A beluga whale surfaces for air.
Kate Stafford/University of Washington
A beluga whale surfaces for air.

The annual migration of some beluga whales in Alaska is altered by sea ice changes in the Arctic, while other belugas do not appear to be affected.

A new study led by the University of Washington finds that as Arctic sea ice takes longer to freeze up each fall due to climate change, one population of belugas mirrors that timing and delays its migration south by up to one month. In contrast, a different beluga population, also in Alaska, that migrates and feeds in the same areas doesn’t appear to have changed its migration timing with changes in sea ice.

The paper was published Dec. 21 in the journal Global Change Biology.

“The biggest take-home message is that belugas can respond relatively quickly to their changing environment, yet we can’t expect a uniform response across all beluga populations,” said lead author Donna Hauser, a postdoctoral researcher at the UW’s Polar Science Center.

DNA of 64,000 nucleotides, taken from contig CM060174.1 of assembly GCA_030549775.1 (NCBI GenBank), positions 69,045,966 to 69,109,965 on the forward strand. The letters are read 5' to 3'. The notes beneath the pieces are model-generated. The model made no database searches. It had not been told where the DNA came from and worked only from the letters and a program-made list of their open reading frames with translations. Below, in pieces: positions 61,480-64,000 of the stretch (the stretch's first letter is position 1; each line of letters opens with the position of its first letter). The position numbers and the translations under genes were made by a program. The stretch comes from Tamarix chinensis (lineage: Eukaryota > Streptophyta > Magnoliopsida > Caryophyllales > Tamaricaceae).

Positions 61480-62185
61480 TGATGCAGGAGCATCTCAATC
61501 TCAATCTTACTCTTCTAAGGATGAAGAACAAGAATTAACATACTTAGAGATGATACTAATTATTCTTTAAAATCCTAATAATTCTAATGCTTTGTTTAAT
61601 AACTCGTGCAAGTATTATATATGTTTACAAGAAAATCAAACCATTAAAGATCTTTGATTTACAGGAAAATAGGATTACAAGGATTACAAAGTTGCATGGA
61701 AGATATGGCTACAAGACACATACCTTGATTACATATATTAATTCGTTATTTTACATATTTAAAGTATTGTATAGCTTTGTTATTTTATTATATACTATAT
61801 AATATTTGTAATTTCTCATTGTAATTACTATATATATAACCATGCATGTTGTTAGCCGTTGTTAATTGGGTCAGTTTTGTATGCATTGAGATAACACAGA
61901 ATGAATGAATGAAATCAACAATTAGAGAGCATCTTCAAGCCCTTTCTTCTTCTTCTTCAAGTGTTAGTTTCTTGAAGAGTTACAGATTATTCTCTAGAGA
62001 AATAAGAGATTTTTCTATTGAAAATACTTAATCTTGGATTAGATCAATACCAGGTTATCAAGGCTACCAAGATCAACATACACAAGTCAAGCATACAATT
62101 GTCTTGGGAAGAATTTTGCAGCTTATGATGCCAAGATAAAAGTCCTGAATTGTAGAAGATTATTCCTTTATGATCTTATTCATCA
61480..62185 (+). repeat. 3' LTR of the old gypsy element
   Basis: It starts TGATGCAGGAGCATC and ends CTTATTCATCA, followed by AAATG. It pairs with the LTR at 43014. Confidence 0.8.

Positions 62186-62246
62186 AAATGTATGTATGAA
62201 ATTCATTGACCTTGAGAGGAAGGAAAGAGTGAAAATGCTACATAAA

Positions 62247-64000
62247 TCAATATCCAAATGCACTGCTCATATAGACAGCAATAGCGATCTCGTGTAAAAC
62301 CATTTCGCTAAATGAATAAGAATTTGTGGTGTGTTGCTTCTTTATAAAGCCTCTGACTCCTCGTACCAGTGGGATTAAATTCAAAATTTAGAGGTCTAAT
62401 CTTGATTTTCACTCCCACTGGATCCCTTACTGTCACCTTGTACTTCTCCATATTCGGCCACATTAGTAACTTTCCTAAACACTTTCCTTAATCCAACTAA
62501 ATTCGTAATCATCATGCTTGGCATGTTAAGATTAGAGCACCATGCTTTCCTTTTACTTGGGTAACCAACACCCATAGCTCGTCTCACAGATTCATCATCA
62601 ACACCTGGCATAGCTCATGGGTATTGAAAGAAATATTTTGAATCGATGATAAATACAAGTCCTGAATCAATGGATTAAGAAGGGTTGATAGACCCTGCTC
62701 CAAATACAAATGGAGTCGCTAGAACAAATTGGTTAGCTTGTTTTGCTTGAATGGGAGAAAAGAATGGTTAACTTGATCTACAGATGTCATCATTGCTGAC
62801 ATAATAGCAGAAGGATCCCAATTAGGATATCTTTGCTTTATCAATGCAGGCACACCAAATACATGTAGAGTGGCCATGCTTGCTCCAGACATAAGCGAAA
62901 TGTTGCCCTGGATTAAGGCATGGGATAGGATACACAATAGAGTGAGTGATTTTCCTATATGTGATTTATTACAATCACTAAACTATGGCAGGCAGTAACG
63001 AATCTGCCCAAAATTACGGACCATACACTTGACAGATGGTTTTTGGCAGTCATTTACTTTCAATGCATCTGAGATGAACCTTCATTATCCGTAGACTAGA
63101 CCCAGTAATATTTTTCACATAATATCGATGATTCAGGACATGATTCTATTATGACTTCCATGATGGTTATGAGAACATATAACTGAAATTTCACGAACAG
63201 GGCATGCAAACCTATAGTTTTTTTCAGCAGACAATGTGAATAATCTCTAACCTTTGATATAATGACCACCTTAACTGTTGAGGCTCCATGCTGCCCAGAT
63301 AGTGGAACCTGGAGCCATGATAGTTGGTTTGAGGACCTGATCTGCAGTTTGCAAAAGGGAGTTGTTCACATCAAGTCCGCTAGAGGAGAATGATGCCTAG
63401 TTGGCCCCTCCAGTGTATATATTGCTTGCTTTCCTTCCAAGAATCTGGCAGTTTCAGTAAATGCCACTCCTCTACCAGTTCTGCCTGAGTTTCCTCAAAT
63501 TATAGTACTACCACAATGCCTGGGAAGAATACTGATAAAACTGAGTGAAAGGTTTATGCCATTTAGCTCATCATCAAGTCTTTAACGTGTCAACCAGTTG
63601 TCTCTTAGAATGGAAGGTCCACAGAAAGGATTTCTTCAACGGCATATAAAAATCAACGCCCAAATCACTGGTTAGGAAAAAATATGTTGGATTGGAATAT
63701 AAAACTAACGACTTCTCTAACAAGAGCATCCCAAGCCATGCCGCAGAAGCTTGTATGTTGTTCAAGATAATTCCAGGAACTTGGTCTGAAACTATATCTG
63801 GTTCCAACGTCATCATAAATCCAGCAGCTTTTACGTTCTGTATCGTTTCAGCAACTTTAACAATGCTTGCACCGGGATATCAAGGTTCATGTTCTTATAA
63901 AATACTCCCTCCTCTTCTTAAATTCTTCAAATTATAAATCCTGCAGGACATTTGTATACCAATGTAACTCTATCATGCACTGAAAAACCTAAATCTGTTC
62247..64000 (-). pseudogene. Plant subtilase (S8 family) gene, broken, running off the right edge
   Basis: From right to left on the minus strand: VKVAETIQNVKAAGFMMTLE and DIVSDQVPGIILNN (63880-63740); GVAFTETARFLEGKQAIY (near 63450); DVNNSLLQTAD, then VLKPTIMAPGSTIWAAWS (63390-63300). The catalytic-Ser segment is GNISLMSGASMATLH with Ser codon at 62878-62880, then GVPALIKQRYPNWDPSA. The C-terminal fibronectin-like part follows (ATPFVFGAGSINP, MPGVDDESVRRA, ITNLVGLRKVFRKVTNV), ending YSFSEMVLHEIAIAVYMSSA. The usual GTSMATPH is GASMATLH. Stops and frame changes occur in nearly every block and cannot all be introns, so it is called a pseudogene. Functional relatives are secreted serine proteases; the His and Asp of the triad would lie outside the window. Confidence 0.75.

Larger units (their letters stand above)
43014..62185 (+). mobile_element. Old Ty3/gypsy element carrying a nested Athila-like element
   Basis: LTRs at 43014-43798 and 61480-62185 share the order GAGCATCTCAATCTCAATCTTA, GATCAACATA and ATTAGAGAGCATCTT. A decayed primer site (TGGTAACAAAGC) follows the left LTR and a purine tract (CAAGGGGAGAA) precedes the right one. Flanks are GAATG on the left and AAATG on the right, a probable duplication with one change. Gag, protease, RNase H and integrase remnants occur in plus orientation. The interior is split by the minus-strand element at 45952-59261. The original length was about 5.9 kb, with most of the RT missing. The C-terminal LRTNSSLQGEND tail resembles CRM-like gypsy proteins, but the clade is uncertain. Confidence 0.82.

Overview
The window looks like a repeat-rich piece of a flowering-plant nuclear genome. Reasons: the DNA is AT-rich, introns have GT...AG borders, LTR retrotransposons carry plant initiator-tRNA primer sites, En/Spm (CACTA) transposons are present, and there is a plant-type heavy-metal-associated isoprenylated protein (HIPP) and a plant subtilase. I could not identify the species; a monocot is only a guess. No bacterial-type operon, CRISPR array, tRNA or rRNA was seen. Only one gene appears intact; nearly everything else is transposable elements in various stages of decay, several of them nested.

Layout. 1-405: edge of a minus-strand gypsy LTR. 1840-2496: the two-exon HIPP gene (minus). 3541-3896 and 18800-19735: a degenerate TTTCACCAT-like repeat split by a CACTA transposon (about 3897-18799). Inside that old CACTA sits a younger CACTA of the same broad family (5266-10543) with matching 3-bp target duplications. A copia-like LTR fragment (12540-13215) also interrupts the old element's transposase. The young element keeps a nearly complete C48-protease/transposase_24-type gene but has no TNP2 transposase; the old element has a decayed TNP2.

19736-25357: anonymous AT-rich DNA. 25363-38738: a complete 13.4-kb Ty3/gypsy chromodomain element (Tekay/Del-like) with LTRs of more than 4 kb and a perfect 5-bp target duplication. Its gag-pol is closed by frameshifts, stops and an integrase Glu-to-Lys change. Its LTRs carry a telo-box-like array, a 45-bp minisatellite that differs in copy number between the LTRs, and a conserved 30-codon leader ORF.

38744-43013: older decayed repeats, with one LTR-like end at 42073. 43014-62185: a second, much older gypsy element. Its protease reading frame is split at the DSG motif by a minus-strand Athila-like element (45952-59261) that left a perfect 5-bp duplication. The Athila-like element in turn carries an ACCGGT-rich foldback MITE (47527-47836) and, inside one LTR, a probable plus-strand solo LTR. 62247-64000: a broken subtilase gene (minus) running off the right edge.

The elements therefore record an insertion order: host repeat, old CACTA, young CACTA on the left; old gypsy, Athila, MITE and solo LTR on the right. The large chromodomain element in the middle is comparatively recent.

Kate Stafford, co-author and oceanographer at UW Environment and the Applied Physics Lab, said that use of underwater microphones is a good way to detect belugas — and a range of other animals in the Arctic — in their dark, icy environment. The information she collected for this project was one of two data sets that let the researchers track exactly when belugas passed certain key points along their fall migration, then correlate those days to regional sea ice information.

“One of the predictions of climate change is animals are going to change their seasonal presence in a region,” Stafford said. “This study shows that at least one population of belugas might be adapting to rapid changes in its environment. We can’t be sure, but this study is a start in documenting how an Arctic species is reacting to these changing conditions.”

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